Thursday, November 5, 2015

Be Alert

This post is not really about Anna June, so if you're not interested, go ahead and skip to tomorrow.

On Monday, the UAB Community received the following message:

"UAB B-Alert - Crime Alert: A shooting has occurred outside of Spain Wallace. Shelter in place. Report suspicious activity to UAB PD. Updates to follow."

My supervisor did exactly what she was supposed to do, even though the alleged incident took place several blocks away. She called my desk and reminded me that "shelter in place" meant to shut my door and stay in my office and don't let anyone in or out until we got the all clear.

Moments later, we got the all clear:

"UAB B-Alert: All Clear - New information was just received that the shooting occurred off campus in Ensley. It's now safe to resume normal activities." 

First of all, I'm grateful for the system that instantly lets us know when something is going on - via text, email, and phone calls. Secondly, I am so glad that it wasn't actually here, where thousands work, go to school, and receive medical care: more people could have been injured.

I'm pretty sure the confusion came in because the victim was dropped off by "a personal vehicle" a block away from the ER. I am sure someone was calling that in to have him transported from one place from another and "a shooting victim outside of Spain Wallace" made it to the alert system, because it was not a place he should have been.

People I "know" on Twitter were making fun of the situation, saying "I go to the University of Ensley" and other wisecracks. In truth, it was a pretty big mistake, as Ensley is still part of Birmingham but is not adjacent to the campus. It's miles away. 

But then I saw the next tweet that the 22-year-old victim of the Ensley shooting had died at UAB Hospital. 

The jokes weren't funny anymore.

It got me thinking, honestly, about our need to make people "the other" and not identify with them. We were doing it with our jokes - UAB is not Ensley, we were saying. But UAB is Ensley, and every other neighborhood in this town. People from that area are well-represented here. In fact, we are also all the suburbs and even cities from around the world, as people carry their homes with them in their hearts. 

Violence anywhere is a cause for concern. We will never create the world we want for our children when guns are an easy answer. Maybe you were a mature adult at 22, but I was not. This 22-year-old, who was alive Monday morning, was not alive Monday afternoon.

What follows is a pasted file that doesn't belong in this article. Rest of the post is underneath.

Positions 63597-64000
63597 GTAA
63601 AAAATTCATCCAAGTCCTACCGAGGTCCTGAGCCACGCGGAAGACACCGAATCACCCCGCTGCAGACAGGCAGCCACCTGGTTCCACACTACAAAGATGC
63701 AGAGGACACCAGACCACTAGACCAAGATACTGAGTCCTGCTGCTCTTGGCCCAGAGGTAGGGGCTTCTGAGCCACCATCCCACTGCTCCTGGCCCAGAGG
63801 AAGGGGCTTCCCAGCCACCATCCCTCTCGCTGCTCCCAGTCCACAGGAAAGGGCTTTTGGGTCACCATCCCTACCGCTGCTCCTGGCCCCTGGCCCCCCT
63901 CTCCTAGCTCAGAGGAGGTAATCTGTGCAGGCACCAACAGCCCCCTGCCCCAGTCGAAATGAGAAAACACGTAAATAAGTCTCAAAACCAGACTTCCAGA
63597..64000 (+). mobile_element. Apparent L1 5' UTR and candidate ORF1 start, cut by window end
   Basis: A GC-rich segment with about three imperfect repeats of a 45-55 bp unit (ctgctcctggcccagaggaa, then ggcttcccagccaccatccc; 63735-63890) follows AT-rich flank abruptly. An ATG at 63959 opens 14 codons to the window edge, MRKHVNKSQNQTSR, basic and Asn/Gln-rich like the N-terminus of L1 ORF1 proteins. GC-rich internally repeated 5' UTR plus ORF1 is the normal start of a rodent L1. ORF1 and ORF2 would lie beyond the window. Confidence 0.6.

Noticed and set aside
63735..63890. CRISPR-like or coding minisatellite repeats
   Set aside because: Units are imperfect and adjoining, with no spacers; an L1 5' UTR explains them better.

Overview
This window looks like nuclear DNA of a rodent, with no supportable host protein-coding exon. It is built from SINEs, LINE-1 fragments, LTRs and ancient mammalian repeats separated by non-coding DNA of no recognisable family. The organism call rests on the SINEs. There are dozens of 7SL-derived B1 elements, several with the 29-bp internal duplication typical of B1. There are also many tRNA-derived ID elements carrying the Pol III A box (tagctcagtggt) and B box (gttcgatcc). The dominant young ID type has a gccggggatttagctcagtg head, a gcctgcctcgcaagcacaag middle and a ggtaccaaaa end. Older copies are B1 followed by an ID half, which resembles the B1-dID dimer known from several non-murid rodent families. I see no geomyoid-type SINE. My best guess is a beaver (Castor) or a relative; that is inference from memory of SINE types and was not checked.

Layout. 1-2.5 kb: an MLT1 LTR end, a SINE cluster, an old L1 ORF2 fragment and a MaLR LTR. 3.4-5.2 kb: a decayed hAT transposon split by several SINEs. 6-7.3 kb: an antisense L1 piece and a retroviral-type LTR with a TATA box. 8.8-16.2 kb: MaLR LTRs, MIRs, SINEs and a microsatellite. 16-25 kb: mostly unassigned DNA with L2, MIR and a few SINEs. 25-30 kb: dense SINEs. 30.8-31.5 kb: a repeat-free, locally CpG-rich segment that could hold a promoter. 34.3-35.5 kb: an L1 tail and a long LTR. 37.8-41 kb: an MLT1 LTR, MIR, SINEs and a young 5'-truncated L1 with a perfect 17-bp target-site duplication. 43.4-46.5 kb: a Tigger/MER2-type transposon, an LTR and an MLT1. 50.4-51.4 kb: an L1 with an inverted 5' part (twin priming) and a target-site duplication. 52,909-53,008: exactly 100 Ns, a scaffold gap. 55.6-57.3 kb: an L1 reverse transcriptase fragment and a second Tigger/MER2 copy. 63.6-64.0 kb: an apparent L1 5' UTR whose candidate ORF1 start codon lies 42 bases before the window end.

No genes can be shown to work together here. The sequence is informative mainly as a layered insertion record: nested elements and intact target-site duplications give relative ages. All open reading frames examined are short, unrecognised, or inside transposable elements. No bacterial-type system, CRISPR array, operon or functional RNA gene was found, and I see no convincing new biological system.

I am sure I will never know the circumstances of the young man who died. But as I was in my locked-down office, I was praying for him. 

Whatever we are doing right now is not enough. Maybe it's changing laws. Maybe it's changing the way we teach kids to solve problems. Maybe it's the way we don't communicate enough how valuable and precious all lives are. I don't know the answer, but I'm sad for this person that I don't even know, who may have been a "lowlife" or a "thug" or a "junkie" or even an "innocent bystander" but was actually a person, and a son.

Sometimes the news hits home, and this was just one of those times.


Annie Gallitz said...

This sounds as if it was a very scary thing to experience. Sad about the young man; such a waste!! It is a very sad commentary on our world , where we have to PLAN for these type of occurrences. I don't know what the answer is either....... didn't we just KNOW that there are some things that you just never do ? You just don't do drugs; you just do not carry a gun.; you just do not steal; you just do not hurt others; you DO just work for everything you want, or you do without! It is a time of great trial , living in these last days........

Laura Gallitz said...

I really like our alert system, until I don't. There was an attempted purse snatching on our campus at 1:30 AM this morning, and we all got the alert to shelter in place. I am glad to know about it, but the chances that an 8-5 employee would be anywhere near the campus before this issue was resolved were somewhere between "slim" and "none." It's not a regular occurrence, thank goodness, and if I were a campus-dwelling student I may have needed to know this, but instead we were up for a while after that text!